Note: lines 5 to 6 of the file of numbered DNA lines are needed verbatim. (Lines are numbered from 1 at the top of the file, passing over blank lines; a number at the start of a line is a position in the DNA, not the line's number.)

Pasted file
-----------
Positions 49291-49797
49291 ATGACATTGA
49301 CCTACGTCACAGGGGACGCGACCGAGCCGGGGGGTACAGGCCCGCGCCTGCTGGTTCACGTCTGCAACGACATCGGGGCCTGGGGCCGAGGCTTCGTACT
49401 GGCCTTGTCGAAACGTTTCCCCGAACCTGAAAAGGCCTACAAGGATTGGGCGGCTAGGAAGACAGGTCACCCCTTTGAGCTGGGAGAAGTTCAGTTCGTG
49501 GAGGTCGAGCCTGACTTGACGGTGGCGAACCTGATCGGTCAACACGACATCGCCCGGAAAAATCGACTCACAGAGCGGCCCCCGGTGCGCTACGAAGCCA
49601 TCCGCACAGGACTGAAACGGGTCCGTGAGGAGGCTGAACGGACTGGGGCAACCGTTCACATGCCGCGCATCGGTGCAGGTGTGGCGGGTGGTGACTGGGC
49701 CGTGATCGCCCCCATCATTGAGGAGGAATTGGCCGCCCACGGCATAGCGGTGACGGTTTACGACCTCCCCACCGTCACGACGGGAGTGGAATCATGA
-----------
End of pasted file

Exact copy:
49501 GAGGTCGAGCCTGACTTGACGGTGGCGAACCTGATCGGTCAACACGACATCGCCCGGAAAAATCGACTCACAGAGCGGCCCCCGGTGCGCTACGAAGCCA
49601 TCCGCACAGGACTGAAACGGGTCCGTGAGGAGGCTGAACGGACTGGGGCAACCGTTCACATGCCGCGCATCGGTGCAGGTGTGGCGGGTGGTGACTGGGC